A point of reference

Joshua Cranmer 🐧 pidgeot18 at gmail.com
Thu Mar 8 04:58:11 UTC 2018

On 3/7/2018 3:47 PM, Ben Bucksch wrote:
> Joshua Cranmer 🐧 wrote on 07.03.18 21:27:
>> On 3/7/2018 3:19 PM, Ben Bucksch wrote:
>>> Most of these are in the form of webapps replacing older native apps.
>>> Most users use Gmail instead of Thunderbird and Outlook. That 
>>> includes power users that are speed-sensitive. In fact, that's 
>>> Thunderbird's main competitor: webmail.
>> That's an apples-to-oranges comparison. An email client (to a first 
>> approximation) is centered around a core database, and it's the 
>> database operations that are performance sensitive.
> If indeed the DB turns out to be a bottleneck, there's no problem in 
> using a native C library for the database - e.g. sqlite, or something 
> else.

It is not an easy task to swap out something as key as a database. Since 
an email client is largely a view around a database with some backend 
tasks manipulating it, the nature of that database will tend to dictate 
the API. We've known for years that Mork is not capable of achieving the 
performance endpoints that we want, but we can't easily change it to 
another database because the API relies on key characteristics of Mork 
(e.g., sync access to all objects once the database is opened).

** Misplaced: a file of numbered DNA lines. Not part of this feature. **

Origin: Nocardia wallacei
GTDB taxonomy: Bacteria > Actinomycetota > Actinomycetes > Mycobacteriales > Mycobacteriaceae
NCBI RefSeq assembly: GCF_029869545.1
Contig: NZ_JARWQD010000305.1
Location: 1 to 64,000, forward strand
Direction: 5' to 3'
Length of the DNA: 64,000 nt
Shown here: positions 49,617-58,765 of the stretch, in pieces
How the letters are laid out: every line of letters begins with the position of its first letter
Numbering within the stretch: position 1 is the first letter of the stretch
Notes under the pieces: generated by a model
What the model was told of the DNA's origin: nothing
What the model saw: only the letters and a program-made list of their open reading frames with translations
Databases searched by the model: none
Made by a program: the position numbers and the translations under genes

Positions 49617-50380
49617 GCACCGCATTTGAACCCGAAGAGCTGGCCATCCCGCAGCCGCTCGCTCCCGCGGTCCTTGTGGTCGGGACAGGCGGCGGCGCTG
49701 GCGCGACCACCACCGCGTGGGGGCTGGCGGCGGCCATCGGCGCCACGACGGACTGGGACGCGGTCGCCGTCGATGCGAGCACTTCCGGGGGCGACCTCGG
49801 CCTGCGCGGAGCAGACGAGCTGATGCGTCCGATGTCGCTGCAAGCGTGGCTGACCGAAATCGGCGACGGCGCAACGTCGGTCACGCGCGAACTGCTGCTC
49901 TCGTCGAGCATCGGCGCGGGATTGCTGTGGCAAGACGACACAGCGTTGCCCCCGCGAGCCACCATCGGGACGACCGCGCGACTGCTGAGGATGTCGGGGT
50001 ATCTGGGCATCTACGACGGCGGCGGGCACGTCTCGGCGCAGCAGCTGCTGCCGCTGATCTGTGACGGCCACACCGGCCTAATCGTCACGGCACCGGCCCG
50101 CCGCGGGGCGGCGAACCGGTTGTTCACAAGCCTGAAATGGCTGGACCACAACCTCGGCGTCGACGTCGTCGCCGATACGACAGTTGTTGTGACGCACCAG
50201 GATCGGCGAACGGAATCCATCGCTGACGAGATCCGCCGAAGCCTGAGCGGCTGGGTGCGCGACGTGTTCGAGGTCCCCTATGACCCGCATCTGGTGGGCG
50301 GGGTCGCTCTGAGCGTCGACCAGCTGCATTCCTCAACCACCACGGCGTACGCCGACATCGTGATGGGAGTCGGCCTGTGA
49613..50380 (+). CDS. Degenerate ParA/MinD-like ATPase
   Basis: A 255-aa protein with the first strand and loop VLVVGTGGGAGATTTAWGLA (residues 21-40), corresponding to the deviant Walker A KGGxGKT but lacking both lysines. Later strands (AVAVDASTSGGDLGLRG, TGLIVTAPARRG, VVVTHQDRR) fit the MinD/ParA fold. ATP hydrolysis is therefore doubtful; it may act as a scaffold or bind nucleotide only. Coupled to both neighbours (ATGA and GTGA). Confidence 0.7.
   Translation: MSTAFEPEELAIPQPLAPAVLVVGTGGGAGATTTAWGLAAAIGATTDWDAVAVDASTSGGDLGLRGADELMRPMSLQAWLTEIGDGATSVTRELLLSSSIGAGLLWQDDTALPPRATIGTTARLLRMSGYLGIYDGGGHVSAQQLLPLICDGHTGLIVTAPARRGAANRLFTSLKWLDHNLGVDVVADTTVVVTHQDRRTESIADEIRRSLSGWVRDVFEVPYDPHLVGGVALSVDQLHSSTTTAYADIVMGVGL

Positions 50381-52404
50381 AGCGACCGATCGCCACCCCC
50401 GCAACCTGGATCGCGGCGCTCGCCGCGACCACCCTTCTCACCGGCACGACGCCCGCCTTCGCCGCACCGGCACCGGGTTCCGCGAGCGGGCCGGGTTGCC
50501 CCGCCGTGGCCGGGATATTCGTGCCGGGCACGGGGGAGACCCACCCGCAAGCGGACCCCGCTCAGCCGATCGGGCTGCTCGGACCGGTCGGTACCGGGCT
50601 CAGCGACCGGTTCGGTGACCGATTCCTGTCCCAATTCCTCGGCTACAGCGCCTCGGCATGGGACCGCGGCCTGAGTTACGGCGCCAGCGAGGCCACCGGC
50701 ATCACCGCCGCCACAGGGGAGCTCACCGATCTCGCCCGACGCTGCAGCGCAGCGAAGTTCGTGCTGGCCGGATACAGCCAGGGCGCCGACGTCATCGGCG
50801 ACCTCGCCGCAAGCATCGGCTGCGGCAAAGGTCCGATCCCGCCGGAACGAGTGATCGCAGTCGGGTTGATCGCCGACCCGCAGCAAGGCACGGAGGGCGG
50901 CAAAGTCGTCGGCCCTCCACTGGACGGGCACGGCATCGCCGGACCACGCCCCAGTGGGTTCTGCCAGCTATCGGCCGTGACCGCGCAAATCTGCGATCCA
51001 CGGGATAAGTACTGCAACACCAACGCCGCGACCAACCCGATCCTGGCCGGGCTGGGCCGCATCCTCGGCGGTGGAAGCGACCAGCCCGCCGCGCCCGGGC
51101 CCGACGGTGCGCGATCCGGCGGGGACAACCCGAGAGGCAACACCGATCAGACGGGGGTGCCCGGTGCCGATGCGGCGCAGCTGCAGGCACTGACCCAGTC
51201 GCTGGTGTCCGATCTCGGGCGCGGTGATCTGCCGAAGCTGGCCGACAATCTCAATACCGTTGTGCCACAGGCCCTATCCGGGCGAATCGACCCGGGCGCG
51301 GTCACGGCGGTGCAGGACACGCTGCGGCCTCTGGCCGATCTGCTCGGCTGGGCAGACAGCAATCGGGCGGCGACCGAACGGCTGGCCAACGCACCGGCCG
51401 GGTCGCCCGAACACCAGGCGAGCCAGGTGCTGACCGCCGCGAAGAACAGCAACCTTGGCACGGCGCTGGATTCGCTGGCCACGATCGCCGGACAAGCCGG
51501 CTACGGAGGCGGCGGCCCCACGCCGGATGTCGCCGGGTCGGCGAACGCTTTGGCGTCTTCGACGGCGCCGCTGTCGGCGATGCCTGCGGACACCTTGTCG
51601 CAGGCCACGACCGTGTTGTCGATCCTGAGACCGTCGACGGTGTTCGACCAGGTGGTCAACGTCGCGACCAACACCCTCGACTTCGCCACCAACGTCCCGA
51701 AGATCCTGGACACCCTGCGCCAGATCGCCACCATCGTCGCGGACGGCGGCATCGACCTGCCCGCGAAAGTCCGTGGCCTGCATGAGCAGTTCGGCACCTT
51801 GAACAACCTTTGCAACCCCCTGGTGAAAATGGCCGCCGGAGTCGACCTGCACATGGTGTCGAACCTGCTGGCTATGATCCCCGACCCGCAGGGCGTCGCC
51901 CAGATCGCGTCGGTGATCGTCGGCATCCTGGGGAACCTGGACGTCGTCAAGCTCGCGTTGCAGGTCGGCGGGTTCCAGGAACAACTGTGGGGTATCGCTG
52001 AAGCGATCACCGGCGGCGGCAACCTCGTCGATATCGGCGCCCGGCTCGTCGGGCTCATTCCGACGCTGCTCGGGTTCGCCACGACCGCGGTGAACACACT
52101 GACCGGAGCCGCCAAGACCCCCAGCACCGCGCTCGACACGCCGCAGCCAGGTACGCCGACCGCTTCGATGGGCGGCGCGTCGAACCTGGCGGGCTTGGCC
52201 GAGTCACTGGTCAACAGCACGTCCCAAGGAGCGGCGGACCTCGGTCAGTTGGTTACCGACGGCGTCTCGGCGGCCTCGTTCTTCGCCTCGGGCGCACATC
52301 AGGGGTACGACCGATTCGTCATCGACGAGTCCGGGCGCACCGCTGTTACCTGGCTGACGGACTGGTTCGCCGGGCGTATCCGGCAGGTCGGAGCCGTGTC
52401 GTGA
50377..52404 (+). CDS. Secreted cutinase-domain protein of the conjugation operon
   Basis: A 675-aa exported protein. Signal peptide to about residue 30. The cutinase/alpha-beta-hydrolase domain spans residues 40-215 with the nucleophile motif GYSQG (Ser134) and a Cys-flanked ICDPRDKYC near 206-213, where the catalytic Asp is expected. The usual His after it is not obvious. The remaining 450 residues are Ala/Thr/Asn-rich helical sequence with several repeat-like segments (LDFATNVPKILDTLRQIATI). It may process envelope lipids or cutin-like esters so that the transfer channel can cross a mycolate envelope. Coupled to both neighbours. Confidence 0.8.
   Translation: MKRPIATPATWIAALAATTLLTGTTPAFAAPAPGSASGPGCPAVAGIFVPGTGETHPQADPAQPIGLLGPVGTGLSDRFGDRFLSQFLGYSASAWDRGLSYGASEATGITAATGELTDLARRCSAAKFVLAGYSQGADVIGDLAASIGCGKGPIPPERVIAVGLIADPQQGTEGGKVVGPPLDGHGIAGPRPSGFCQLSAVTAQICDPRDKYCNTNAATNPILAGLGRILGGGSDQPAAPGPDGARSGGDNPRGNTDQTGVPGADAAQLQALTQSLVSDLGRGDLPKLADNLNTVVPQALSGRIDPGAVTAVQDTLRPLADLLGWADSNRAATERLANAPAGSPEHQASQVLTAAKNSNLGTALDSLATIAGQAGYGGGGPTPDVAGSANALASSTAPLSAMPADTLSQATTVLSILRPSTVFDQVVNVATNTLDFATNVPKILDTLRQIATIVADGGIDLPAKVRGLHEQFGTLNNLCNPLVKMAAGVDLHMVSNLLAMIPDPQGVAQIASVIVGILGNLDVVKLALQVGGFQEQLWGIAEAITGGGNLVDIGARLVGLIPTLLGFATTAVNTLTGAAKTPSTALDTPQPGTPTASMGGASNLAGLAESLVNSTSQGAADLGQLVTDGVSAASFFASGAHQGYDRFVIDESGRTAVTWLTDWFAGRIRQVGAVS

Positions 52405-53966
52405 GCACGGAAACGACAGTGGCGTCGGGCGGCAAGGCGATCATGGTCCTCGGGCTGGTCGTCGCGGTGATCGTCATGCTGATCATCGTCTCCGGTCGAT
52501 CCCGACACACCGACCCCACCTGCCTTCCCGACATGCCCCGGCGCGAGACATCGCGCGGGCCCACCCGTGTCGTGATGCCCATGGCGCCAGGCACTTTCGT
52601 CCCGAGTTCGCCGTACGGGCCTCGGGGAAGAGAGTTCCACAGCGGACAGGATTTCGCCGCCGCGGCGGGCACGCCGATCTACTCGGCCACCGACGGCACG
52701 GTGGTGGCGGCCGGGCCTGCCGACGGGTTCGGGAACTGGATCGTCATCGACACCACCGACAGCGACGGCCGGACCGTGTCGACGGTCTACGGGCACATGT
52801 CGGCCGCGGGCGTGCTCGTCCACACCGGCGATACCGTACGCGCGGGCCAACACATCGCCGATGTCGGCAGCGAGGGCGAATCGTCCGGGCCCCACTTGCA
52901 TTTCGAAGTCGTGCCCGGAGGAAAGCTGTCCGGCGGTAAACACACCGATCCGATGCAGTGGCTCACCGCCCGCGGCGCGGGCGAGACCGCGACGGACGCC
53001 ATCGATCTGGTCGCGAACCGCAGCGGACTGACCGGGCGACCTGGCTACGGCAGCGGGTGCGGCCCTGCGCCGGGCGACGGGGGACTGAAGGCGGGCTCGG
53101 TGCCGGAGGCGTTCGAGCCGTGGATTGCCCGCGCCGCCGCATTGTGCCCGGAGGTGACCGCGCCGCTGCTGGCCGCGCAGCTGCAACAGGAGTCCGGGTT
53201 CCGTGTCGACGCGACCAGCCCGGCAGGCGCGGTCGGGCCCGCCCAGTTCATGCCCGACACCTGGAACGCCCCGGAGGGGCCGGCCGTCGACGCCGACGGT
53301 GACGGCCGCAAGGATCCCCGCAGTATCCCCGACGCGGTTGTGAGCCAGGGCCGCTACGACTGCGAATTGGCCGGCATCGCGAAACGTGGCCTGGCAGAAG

This is why I've harped on so much about achieving specific performance 
endpoints. We know performance is an important feature for our users, 
and if we're rewriting the database, it is dereliction of duty to not 
look towards achieving that performance from day 1. This is why I 
advocate for challenging performance metrics from the onset: if we can 
handle a million message folder now, we have an API capable of achieving 
high performance on more modest folders even as we load it down with 
more functionality over subsequent iterations. We can no longer expect 
platforms to naturally provide us with speedup to cover the extra load 
in the future.

> Joshua, if you have specific ideas about how a future Thunderbird 
> database should be designed, in API and in implementation, please do 
> write your thoughts down (in a new thread, or on the wiki), so that we 
> can include them, if we ever get to implement something new for 
> TB:Gecko or TB:NG.
I've opined about DB design several times in here and/or m.d.a.t. 
There's even a document floating around with a WebIDL definition for the 

Joshua Cranmer
Thunderbird and DXR developer
Source code archæologist

More information about the tb-planning mailing list